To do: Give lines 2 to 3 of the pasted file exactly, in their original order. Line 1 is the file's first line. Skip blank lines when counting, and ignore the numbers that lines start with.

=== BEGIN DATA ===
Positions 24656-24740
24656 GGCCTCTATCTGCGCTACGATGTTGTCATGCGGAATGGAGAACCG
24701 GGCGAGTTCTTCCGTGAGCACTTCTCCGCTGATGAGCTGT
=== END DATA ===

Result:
24656 GGCCTCTATCTGCGCTACGATGTTGTCATGCGGAATGGAGAACCG
24701 GGCGAGTTCTTCCGTGAGCACTTCTCCGCTGATGAGCTGT